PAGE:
Recent development in cell encapsulations and their therapeutic applications.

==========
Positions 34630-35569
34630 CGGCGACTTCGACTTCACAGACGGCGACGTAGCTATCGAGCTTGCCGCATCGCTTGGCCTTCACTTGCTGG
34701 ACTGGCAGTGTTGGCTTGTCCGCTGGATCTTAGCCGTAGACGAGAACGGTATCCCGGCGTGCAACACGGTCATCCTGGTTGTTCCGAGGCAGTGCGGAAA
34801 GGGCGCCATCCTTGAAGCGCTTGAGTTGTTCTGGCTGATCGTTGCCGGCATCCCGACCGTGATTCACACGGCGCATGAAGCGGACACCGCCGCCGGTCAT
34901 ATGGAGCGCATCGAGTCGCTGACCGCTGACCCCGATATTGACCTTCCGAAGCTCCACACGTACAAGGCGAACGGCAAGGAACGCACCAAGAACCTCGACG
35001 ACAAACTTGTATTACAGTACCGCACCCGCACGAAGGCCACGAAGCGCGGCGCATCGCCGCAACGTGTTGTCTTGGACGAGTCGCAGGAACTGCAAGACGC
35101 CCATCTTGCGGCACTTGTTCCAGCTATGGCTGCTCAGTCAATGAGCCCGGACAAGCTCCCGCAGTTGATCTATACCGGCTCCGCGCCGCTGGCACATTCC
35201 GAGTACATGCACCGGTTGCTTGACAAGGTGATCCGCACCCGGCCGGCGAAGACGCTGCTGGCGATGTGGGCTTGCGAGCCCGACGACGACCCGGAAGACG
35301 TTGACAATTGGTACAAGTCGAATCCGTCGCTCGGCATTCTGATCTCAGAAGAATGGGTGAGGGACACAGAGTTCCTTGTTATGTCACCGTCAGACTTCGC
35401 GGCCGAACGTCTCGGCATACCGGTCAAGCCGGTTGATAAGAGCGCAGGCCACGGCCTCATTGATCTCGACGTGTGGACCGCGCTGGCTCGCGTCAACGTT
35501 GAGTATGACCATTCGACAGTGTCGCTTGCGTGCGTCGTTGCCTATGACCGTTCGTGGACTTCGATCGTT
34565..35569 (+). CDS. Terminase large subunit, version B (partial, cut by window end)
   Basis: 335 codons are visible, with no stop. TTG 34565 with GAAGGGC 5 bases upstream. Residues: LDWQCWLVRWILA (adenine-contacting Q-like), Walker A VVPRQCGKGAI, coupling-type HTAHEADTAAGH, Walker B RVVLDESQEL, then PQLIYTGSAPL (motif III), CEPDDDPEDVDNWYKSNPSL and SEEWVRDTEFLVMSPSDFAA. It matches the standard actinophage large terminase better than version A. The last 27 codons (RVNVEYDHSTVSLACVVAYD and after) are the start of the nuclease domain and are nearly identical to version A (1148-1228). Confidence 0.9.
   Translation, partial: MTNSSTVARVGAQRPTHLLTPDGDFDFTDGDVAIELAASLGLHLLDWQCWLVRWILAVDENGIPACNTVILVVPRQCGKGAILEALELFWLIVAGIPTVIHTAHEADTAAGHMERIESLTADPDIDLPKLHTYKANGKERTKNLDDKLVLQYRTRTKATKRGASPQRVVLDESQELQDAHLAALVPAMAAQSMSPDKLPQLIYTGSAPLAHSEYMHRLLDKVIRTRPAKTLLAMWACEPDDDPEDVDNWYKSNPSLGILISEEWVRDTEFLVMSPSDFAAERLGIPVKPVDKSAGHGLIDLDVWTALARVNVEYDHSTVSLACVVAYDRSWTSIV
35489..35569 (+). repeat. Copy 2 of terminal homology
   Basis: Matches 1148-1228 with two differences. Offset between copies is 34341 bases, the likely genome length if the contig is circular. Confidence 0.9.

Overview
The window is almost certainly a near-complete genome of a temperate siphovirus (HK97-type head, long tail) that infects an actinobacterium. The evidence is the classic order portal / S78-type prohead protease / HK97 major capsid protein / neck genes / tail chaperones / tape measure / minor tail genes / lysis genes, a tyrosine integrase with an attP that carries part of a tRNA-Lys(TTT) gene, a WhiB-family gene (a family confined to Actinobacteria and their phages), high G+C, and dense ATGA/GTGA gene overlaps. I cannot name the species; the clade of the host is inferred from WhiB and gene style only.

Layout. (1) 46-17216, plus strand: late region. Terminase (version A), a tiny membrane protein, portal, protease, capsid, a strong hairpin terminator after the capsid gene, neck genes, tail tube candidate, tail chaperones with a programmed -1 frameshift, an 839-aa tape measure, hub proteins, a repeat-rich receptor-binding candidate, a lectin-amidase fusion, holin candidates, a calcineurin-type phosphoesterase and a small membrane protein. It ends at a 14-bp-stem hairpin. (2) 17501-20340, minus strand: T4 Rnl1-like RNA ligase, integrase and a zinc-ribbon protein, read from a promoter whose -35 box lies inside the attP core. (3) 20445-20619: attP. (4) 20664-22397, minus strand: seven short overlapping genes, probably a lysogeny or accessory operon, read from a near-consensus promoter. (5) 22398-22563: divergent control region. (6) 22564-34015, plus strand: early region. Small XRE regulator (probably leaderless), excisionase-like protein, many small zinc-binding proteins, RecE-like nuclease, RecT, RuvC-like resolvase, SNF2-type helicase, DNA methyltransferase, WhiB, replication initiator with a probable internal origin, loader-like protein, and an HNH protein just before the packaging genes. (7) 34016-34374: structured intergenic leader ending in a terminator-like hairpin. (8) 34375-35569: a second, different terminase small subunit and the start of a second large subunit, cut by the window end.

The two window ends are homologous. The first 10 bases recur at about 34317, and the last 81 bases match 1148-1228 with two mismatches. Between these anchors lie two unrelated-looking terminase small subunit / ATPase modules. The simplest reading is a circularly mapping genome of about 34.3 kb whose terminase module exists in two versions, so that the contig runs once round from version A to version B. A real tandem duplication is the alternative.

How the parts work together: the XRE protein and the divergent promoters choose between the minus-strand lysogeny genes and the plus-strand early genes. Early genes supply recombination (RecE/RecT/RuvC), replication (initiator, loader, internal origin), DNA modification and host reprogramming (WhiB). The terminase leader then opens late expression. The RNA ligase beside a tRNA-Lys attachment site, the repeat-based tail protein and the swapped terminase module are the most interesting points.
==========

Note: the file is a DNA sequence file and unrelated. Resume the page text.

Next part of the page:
Bioencapsulation of cells is one of the many areas of artificial cells being extensively investigated by centers around the world. This includes the bioencapsulation of hepatocytes. A number of methods have been developed to maintain the specific function and phenotype of the bioencapsulated hepatocytes for in vitro and in vivo applications. These include supplementation of factors in the culture medium; use of appropriate substrates and the co-cultivation of hepatocytes with other type of cells, the so called "feeder cells". These feeder cells can be of liver origin or non-liver origin. We have recently studied the role of bone marrow cells in the maintenance of hepatocytes viability and phenotype by using the coculture of hepatocytes with bone marrow cells (nucleated cells including stem cells), and the coencapsulation of hepatocytes with bone marrow stem cells. This way, the hepatocytes viability and specific function can be maintained significantly longer. In vivo studies of both syngeneic and xenogeneic transplantation show that the hepatocytes viability can be maintained longer when coencapsulated with bone marrow cells. Transplantation of coencapsulated hepatocytes and bone marrow cells enhances the ability of the hepatocytes in correcting congenital hyperbilirubinmia in Gunn rats. Both in vitro and in vivo studies show that bone marrow cells can enhance the viability and phenotype maintenance of hepatocytes. Thus, bone marrow cells play an important role as a new type of feeder cells for bioencapsulated hepatocytes for the cellular therapy of liver diseases.